This past Saturday, I ventured out to Carroll Gardens (F train be damned!) to the Steampunk clothing and accessories fair. I am always fascinated by subcultures, and the style of this one totally unique. According to Wikipedia, Steampunk is "a sub-genre of fantasy and speculative fiction that came into prominence in the 1980s and early 1990s. The term denotes works set in an era or world where steam power is still widely used—usually the 19th century, and often Victorian era England—but with prominent elements of either science fiction or fantasy, such as fictional technological inventions like those found in the works of H. G. Wells and Jules Verne, or real technological developments like the computer occurring at an earlier date. Other examples of steampunk contain alternate history-style presentations of "the path not taken" of such technology as dirigibles, analog computers, or digital mechanical computers (such as Charles Babbage's Analytical engine); these frequently are presented in an idealized light, or with a presumption of functionality." Now, I know you aren't supposed to quote Wiki as a reliable source, but I think this gives a good idea of ethos of Steampunk. In short, most of the people there looked a punk version of a bespoke Jules Verne. I thought about how this might translate to the home, and this is what I came up with: This one is cheating. It's a paperweight I purchased there of a crazy-looking airship with a little flag that says "full of fun." According to the vendor, she made it out of a poster for The Airship, a musical farce that came out in 1898. Sheesh.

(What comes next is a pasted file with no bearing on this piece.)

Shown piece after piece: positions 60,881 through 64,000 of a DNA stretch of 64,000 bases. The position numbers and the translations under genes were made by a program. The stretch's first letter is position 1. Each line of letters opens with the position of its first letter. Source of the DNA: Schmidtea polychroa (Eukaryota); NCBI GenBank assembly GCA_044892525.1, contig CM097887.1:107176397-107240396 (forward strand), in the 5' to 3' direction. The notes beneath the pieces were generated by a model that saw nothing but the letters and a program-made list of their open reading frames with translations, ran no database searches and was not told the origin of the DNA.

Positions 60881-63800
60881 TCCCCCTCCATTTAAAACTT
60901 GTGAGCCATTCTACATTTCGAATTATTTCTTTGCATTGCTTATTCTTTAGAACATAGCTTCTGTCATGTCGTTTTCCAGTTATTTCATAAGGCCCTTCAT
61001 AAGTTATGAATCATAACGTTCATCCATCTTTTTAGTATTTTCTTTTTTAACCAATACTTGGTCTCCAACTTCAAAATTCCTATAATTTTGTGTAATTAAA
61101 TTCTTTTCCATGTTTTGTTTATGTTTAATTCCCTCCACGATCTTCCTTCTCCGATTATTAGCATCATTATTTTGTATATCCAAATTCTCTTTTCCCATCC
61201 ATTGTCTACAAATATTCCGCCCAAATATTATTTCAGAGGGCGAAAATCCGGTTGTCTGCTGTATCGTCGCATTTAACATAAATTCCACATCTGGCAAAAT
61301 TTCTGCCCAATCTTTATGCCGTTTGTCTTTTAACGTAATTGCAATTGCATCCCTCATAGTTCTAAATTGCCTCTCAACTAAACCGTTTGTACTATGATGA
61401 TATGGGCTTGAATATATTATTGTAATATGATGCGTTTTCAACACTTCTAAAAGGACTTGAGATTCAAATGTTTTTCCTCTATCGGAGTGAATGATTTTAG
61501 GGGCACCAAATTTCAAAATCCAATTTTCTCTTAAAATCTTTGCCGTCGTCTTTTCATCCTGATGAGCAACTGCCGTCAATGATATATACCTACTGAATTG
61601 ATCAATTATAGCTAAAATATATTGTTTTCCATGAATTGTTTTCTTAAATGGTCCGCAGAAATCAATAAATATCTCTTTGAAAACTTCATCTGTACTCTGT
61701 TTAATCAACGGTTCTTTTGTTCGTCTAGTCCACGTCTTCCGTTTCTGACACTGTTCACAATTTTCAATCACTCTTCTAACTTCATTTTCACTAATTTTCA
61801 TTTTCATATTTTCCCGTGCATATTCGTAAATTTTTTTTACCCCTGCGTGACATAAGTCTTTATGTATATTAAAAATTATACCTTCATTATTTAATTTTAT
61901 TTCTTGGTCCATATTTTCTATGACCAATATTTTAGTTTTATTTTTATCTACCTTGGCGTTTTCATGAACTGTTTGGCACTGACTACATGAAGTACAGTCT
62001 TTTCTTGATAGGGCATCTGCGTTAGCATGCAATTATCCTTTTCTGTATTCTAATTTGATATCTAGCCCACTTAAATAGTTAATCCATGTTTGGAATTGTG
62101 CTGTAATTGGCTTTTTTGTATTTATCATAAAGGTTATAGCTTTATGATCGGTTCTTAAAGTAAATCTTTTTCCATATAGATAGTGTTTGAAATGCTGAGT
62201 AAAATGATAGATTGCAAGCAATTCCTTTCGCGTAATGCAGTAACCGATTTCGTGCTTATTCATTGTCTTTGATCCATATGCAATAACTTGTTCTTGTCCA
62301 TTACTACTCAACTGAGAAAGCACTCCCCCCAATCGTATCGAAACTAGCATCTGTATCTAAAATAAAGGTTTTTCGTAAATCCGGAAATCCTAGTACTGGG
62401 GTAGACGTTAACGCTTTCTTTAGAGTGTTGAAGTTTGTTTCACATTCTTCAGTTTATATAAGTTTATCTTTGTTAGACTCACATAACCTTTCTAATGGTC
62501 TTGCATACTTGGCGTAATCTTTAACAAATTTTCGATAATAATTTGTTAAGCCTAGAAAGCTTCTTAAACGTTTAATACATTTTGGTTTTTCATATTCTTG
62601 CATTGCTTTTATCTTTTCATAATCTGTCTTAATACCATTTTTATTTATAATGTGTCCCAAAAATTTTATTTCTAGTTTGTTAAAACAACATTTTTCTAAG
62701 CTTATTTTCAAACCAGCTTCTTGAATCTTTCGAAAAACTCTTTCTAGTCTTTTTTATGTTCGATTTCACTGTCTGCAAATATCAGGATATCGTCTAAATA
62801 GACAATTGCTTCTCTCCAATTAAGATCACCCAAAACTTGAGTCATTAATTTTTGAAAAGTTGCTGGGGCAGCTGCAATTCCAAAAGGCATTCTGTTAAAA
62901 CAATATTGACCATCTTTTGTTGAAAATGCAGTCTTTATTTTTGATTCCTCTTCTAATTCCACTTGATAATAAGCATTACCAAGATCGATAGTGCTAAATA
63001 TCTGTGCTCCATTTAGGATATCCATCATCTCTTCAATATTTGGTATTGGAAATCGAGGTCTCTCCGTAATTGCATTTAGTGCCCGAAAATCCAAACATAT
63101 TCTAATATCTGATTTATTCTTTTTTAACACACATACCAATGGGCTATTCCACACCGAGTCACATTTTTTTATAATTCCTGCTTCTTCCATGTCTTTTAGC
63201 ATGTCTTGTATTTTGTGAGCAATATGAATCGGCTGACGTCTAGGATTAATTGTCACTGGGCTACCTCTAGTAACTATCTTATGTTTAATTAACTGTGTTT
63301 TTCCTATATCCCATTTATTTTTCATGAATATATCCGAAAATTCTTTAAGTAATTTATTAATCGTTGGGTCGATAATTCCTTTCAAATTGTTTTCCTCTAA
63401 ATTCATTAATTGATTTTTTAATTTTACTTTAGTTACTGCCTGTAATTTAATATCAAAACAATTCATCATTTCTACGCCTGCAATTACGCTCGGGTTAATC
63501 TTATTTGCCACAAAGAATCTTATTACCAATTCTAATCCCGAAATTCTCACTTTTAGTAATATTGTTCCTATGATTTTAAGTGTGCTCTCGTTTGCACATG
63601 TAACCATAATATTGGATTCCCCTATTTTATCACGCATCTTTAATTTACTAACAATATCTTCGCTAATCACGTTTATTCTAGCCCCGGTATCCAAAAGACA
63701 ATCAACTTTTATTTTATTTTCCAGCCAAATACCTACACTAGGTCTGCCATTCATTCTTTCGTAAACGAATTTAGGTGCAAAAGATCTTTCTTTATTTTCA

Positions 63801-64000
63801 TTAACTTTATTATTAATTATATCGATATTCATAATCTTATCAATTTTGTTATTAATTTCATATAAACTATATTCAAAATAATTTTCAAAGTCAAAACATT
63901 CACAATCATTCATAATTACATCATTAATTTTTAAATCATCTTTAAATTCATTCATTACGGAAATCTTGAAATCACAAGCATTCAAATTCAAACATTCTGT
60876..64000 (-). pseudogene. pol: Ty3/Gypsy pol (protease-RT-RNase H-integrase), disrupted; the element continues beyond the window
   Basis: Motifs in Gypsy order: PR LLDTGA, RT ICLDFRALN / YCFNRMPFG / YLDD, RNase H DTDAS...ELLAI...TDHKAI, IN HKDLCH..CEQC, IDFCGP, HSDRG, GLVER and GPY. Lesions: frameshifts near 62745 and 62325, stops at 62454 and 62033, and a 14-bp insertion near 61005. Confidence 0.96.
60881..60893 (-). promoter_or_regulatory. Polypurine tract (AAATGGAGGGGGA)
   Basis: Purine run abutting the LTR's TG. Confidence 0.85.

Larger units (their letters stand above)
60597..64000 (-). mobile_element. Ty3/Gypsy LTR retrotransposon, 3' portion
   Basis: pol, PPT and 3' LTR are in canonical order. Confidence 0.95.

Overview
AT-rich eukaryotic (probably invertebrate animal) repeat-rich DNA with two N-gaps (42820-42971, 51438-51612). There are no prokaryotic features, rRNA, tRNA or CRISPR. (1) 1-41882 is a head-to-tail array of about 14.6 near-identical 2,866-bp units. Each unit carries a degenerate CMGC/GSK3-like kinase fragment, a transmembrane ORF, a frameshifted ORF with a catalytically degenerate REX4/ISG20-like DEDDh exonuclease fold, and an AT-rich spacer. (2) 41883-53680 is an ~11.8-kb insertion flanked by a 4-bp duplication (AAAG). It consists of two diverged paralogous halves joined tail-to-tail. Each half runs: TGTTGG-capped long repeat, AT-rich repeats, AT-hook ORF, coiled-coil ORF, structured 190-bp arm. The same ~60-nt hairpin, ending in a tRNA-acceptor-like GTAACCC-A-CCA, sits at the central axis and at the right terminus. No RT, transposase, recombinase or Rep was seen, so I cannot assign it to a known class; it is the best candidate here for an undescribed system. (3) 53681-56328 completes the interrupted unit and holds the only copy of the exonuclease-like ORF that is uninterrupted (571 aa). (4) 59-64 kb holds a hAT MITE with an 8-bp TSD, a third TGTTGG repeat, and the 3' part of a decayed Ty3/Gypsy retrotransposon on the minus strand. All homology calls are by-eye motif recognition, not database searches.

A lot of what I came across at the market (in the Brooklyn Indie Market space on Smith Street) reminded me of a novelty shop. One of my favorite places that strikes this creepy but fascinating mood is Evolution is Soho. Oh my, what an amazing place full of natural curiosities (http://theevolutionstore.com/)! They sell lots of framed insects, skeletons, and even some really beautiful botanical posters on black backdrops. See a few examples below:
A lot of jewelry and hair pieces graced the tables, some covered in feathers, some made out of antique watches or glass. In a home, this might convert to this telescope from J. Peterman:
Or a globe from Idlewild Books (http://idlewildbooks.com/) on 19th street. They have the most wonderful globes. Note that the store is a floor up from the street.
Or this very expensive, very cool piece of art from Tonic Home I'll never be able own:
All of the vendors from Saturday are on Etsy.com. Some of my favorites included:
Barker's Herbs & Heirlooms- accessories (where I got the paperweight, but I think you have to email her for these- http://www.etsy.com/shop.php?user_id=5198083)
Modern Gothic- head pieces (http://www.etsy.com/shop.php?user_id=5016723)
Berit New York- clothing http://www.beritnewyork.com/
If this rather eclective style isn't your daily 'do, these accessories are sophisticated and fun for Halloween of course! Steampunk rock it. Trick or treat. (Also, a funky, curious piece in the home is not only interesting, but a great conversation starter in case your party gets dull.)